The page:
Wednesday, August 3, 2016

Beauty, Goodness, and Truth

The grouping of beauty, goodness, and truth as three related “transcendental” qualities of being seems to have originated in the fifteenth century with Marco Ficino’s commentary on Plato’s “Philebus” dialogue. It then resurfaces throughout the history of philosophy, probably most notably in the three “critiques” of Immanuel Kant, the Critique of Pure Reason (truth), the Critique of Practical Reason (goodness), and the Critique of Judgment, whose first half focuses on aesthetics (beauty). This Kantian framework, in turn, may have provided the foundation for much of the thinking that can be found in Jürgen Habermas’ Theory of Communicative Action. Since much of my thinking about music came out of trying to approach performance as a form of “communicative action,” it may be time to tie this together with yesterday’s thoughts about time.

Habermas’ approach begins by recognizing that communication is a particular instance of personal interaction and that all personal interactions are distributed across three independent “worlds,” the objective, the subjective, and the social. This tripartite division is basically another take on Ficino as handed down through Kant. The objective world is the world of “pure reason,” the subjective world is the world of personal “judgment,” and the social world is the world of “practical reason,” based on goodness for the benefit of all. Each of these worlds, in turn, provides its own approach to the verb-based nature of time. The objective world deals with the mathematics of time-based functions with particular attention to the nature of continuous functions and how they can be manipulated. The subjective world, on the other hand, deals with the passing of time as a psychological phenomenon. This is where we move into the domain of Gerald Edelman, most specifically his book The Remembered Present. The idea behind the title of that book is that “mind” has to “process” the “stimuli of the present.” That processing is not instantaneous; so, by the time the processing has been completed, what mind takes to be the present is actually a memory of what had been perceived in a very recent past.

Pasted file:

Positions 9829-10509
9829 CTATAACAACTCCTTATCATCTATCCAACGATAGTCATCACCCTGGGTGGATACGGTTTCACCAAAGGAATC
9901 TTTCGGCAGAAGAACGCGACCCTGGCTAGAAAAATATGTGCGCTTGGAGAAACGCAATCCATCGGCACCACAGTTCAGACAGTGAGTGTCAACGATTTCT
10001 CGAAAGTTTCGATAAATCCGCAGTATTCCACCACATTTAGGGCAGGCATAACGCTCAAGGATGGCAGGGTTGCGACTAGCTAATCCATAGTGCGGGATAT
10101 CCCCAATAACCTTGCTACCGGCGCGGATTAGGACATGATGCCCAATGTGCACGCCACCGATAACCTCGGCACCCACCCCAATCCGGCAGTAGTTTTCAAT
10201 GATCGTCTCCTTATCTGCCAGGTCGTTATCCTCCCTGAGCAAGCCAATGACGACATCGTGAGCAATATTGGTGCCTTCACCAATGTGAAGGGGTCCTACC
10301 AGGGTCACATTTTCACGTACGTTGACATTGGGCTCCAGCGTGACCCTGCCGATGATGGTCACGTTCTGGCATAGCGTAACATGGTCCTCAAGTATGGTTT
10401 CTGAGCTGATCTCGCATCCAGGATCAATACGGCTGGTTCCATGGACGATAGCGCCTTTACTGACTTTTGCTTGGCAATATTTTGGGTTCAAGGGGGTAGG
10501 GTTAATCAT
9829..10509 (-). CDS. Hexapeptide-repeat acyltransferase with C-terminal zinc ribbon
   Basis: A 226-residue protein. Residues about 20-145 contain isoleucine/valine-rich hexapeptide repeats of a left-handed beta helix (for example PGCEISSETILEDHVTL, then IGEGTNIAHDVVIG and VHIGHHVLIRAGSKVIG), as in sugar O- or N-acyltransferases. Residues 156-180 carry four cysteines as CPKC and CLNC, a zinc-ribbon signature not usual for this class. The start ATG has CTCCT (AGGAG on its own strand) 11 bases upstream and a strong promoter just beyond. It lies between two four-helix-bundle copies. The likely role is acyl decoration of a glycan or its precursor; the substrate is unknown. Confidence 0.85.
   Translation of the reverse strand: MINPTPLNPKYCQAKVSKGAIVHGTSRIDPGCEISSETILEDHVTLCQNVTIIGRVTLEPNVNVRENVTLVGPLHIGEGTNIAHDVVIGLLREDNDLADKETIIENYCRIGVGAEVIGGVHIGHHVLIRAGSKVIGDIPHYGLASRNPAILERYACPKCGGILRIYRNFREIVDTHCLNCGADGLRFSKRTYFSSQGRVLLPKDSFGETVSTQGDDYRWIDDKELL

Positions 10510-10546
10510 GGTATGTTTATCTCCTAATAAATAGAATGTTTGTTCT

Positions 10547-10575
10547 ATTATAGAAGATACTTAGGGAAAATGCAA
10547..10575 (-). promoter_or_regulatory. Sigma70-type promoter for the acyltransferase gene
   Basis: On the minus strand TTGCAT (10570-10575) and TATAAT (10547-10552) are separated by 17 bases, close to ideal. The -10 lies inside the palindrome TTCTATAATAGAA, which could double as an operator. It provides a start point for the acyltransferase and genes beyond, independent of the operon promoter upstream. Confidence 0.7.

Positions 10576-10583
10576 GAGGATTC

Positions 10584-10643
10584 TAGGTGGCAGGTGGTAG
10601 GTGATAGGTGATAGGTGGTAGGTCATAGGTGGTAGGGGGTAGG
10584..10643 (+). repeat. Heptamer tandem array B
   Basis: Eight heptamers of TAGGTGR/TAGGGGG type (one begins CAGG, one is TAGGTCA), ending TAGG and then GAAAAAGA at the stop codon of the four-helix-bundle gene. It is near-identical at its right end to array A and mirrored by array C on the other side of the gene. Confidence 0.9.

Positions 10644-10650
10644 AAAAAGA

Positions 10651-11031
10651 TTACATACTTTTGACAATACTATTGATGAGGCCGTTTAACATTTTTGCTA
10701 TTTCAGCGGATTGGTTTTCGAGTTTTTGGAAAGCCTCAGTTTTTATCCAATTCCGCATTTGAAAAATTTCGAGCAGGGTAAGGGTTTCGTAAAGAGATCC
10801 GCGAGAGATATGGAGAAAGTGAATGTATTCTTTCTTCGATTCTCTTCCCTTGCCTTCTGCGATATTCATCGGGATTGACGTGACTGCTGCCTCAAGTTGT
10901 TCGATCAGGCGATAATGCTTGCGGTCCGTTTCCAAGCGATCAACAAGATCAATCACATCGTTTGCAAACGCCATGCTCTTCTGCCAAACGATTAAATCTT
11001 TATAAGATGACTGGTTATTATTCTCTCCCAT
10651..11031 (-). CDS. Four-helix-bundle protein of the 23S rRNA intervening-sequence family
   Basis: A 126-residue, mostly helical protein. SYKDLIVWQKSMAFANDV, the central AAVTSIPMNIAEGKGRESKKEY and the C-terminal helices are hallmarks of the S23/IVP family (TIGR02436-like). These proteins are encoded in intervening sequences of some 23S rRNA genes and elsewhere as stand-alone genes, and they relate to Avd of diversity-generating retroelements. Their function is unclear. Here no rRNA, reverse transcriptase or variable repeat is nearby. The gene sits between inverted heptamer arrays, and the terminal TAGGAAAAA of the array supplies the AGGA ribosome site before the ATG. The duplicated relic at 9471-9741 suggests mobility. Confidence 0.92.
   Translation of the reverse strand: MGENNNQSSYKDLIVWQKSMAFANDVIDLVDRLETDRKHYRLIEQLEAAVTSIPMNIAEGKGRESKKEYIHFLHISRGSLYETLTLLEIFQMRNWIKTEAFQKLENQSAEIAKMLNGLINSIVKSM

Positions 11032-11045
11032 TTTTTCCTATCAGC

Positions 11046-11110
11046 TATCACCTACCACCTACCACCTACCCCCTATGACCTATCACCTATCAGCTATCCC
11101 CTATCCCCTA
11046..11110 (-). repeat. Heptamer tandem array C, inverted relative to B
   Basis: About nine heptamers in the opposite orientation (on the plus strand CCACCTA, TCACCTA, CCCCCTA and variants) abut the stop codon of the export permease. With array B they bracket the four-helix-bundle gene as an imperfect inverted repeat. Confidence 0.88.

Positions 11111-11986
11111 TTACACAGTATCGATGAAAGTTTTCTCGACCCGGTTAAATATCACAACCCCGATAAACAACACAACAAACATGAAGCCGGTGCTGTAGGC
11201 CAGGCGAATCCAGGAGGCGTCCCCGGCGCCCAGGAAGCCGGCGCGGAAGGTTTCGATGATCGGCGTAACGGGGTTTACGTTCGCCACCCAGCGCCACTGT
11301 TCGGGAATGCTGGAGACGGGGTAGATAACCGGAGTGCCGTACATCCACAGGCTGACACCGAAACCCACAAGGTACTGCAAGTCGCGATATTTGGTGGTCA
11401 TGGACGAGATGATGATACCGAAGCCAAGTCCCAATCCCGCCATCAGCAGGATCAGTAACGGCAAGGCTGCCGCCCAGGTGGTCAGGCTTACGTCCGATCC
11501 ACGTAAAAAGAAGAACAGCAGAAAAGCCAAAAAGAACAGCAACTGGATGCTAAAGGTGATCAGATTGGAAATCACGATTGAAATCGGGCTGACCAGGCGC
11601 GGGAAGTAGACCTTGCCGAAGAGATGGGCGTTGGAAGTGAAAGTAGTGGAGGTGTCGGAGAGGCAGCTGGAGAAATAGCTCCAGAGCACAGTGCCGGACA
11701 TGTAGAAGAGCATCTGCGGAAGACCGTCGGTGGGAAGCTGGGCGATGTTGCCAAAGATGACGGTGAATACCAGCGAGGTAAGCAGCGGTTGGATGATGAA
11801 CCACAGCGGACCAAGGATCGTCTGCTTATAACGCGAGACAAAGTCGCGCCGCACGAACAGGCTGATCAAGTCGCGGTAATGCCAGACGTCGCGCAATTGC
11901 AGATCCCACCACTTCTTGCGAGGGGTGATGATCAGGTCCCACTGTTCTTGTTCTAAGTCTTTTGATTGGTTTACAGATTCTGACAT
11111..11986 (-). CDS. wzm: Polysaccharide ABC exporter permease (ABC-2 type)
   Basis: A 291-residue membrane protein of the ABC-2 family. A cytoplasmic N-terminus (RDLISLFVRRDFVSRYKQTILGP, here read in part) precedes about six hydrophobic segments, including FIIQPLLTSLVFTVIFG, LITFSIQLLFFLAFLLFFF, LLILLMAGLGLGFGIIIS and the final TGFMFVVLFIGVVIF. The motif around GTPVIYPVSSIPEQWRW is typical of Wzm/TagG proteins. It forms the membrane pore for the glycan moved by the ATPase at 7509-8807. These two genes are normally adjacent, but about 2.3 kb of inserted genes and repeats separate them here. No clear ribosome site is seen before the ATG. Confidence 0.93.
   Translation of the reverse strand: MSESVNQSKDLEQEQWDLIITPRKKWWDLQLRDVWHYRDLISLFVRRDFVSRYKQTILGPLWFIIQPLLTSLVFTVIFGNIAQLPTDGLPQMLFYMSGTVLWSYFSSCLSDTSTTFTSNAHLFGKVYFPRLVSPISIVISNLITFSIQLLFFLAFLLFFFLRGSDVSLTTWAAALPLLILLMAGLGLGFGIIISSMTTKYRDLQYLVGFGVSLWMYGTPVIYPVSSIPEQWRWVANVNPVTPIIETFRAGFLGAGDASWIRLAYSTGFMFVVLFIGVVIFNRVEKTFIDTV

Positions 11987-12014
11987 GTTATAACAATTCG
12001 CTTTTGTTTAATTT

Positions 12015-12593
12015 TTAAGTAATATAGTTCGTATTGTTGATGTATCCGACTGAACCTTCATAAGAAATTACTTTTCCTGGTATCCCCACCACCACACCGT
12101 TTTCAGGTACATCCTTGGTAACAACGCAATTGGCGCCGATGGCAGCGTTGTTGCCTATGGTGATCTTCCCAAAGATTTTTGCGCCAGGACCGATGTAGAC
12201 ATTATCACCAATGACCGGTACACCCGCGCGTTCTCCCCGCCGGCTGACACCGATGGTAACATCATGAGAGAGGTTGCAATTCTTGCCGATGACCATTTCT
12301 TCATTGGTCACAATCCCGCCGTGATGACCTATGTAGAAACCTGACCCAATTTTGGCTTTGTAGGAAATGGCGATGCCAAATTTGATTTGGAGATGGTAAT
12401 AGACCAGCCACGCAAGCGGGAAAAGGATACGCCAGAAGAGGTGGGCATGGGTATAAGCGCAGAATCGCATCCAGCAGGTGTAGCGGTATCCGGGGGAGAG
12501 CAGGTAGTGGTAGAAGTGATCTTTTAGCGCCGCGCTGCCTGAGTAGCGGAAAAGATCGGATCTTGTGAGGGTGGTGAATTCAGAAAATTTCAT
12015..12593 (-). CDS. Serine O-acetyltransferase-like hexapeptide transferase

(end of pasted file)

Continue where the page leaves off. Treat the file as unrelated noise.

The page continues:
This is all very well and good until we have to worry about “now” in a communicative setting. It was one thing to be even remotely aware that a subjective “now” is actually an objective “then;” but things become more complicated when we move into the social world. What happens when someone uses “now” as a cue to say, “It is time to press that button?” In many respects that is the ultimate simplification of what it means for a performing musician to follow a conductor’s beat.

However, the complexity of the social world becomes more evident when we think about a string quartet, rather than an orchestra. This is a group of four individuals that, somehow or another, have to establish a shared concept of how time is passing, maintaining that agreement through some form of ongoing monitoring. Indeed, music itself clearly resides in Habermas’ three worlds. The objective world is the world of notation with its associated rules of interpretation. However, an expressive interpretation of that notation requires a move into the subjective world; but that move only goes far enough to cover solo performance. As soon as more than one performer is involved, performance is firmly ensconced in the social world. Performance is thus a matter of how each individual juggles reasoning in the objective and subjective worlds in order to communicate effectively with the rest of the ensemble in the social world.

Sadly, while Habermas appreciated that there was more to linguistics than semantics and pragmatics, he does not seem to have had much background and/or interest in music. Thus, like Kant, all he can provide is a framework for thinking about the performance of music. Putting flesh onto that framework is the task that still needs to be done.

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